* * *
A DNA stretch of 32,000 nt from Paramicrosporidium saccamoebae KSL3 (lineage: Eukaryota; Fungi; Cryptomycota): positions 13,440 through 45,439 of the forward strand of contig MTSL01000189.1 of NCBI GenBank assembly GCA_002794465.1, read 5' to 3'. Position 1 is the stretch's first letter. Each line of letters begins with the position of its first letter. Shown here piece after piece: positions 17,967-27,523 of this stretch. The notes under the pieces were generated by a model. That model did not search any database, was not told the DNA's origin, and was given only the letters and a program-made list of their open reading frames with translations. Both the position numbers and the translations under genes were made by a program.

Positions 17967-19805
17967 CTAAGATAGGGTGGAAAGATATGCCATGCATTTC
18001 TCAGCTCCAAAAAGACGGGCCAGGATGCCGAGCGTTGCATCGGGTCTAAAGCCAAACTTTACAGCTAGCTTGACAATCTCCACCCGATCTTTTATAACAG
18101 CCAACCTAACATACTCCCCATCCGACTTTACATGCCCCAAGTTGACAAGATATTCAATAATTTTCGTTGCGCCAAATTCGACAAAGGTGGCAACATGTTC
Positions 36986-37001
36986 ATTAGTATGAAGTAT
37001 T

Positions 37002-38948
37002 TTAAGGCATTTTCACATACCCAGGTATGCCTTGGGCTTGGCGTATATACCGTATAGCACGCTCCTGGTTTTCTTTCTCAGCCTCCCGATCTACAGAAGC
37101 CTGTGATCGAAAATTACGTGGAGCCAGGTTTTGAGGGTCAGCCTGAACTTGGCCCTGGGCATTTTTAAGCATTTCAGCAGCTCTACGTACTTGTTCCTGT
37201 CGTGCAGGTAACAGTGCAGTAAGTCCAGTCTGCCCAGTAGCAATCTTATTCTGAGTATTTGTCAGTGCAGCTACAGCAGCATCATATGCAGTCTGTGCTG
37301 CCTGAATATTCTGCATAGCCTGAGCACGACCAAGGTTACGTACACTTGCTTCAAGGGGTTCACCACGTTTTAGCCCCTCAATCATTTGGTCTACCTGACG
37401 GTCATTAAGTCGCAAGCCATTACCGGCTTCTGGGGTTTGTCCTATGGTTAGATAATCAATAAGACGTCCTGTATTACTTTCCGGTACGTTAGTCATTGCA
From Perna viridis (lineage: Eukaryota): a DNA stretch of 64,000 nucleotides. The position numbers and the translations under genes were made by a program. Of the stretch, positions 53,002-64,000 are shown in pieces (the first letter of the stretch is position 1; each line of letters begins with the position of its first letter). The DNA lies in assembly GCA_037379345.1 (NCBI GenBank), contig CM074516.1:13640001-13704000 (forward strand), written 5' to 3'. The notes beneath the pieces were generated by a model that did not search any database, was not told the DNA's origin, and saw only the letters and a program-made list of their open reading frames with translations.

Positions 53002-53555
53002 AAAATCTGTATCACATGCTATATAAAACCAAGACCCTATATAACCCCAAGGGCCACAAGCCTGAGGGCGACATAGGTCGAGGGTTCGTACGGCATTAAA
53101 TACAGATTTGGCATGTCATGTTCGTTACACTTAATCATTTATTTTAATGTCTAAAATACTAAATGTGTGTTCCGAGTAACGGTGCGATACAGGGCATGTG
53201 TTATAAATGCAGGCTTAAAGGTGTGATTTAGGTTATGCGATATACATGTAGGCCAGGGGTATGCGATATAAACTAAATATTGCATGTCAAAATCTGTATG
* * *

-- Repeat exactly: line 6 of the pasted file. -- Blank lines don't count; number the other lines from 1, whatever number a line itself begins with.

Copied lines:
Positions 36986-37001